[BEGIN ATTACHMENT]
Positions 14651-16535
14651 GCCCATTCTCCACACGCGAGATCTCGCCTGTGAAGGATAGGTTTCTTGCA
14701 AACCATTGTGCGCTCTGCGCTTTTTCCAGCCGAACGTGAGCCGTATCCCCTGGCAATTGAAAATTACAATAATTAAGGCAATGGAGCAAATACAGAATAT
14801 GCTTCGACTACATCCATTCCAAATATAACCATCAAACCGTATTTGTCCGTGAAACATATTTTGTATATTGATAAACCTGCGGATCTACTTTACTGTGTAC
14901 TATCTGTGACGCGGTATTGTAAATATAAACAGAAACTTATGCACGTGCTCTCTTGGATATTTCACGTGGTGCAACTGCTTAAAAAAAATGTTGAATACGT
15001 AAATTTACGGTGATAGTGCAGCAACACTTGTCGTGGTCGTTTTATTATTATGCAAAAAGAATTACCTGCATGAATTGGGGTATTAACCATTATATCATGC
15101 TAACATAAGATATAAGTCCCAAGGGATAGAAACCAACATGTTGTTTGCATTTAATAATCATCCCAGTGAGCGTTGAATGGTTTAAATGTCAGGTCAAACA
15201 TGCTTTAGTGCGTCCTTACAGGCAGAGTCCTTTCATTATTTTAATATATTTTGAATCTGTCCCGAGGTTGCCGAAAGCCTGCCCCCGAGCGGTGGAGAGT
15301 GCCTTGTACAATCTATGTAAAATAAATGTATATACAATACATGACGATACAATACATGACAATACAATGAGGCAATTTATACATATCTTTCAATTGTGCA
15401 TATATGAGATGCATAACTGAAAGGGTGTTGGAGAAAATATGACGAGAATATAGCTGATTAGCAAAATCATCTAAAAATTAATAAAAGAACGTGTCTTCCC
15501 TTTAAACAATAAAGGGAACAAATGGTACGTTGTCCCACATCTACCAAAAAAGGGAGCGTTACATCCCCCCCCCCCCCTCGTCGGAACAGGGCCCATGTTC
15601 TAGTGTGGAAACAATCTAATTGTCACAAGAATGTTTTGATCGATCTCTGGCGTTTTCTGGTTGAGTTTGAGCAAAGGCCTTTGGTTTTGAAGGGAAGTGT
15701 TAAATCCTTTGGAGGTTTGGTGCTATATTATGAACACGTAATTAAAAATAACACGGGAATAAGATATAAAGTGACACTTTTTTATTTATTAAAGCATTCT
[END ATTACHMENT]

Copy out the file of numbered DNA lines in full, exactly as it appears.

Positions 14651-16535
14651 GCCCATTCTCCACACGCGAGATCTCGCCTGTGAAGGATAGGTTTCTTGCA
14701 AACCATTGTGCGCTCTGCGCTTTTTCCAGCCGAACGTGAGCCGTATCCCCTGGCAATTGAAAATTACAATAATTAAGGCAATGGAGCAAATACAGAATAT
14801 GCTTCGACTACATCCATTCCAAATATAACCATCAAACCGTATTTGTCCGTGAAACATATTTTGTATATTGATAAACCTGCGGATCTACTTTACTGTGTAC
14901 TATCTGTGACGCGGTATTGTAAATATAAACAGAAACTTATGCACGTGCTCTCTTGGATATTTCACGTGGTGCAACTGCTTAAAAAAAATGTTGAATACGT
15001 AAATTTACGGTGATAGTGCAGCAACACTTGTCGTGGTCGTTTTATTATTATGCAAAAAGAATTACCTGCATGAATTGGGGTATTAACCATTATATCATGC
15101 TAACATAAGATATAAGTCCCAAGGGATAGAAACCAACATGTTGTTTGCATTTAATAATCATCCCAGTGAGCGTTGAATGGTTTAAATGTCAGGTCAAACA
15201 TGCTTTAGTGCGTCCTTACAGGCAGAGTCCTTTCATTATTTTAATATATTTTGAATCTGTCCCGAGGTTGCCGAAAGCCTGCCCCCGAGCGGTGGAGAGT
15301 GCCTTGTACAATCTATGTAAAATAAATGTATATACAATACATGACGATACAATACATGACAATACAATGAGGCAATTTATACATATCTTTCAATTGTGCA
15401 TATATGAGATGCATAACTGAAAGGGTGTTGGAGAAAATATGACGAGAATATAGCTGATTAGCAAAATCATCTAAAAATTAATAAAAGAACGTGTCTTCCC
15501 TTTAAACAATAAAGGGAACAAATGGTACGTTGTCCCACATCTACCAAAAAAGGGAGCGTTACATCCCCCCCCCCCCCTCGTCGGAACAGGGCCCATGTTC
15601 TAGTGTGGAAACAATCTAATTGTCACAAGAATGTTTTGATCGATCTCTGGCGTTTTCTGGTTGAGTTTGAGCAAAGGCCTTTGGTTTTGAAGGGAAGTGT
15701 TAAATCCTTTGGAGGTTTGGTGCTATATTATGAACACGTAATTAAAAATAACACGGGAATAAGATATAAAGTGACACTTTTTTATTTATTAAAGCATTCT